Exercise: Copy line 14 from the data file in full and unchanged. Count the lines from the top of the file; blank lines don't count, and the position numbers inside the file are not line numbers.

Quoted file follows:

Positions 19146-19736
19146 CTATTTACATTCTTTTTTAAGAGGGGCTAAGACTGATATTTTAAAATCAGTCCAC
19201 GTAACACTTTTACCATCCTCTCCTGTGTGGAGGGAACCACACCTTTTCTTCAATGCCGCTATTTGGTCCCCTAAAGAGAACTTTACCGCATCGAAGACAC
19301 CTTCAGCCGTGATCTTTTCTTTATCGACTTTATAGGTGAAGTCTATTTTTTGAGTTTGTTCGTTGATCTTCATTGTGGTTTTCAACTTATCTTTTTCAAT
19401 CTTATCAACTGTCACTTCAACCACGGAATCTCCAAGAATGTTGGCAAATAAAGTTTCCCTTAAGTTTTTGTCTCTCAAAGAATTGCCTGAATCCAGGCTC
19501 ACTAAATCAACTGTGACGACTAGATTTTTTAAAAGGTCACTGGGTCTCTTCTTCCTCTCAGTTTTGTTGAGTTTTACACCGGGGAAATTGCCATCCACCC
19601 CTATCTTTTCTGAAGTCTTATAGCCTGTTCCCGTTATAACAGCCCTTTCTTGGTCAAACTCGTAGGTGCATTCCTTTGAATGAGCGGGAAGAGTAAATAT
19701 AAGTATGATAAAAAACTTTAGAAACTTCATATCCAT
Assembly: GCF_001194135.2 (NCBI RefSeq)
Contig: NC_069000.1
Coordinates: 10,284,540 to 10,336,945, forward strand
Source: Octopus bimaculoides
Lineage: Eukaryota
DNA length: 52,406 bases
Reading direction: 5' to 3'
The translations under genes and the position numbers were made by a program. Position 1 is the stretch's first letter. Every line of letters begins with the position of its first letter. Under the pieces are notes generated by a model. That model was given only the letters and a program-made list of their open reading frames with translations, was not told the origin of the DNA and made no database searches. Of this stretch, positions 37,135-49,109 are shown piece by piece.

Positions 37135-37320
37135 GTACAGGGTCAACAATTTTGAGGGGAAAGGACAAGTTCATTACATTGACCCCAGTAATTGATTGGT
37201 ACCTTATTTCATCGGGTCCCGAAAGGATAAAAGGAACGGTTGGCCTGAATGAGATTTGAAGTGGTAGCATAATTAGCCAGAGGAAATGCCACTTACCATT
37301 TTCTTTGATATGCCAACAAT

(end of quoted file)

DNA length: 52,406 bases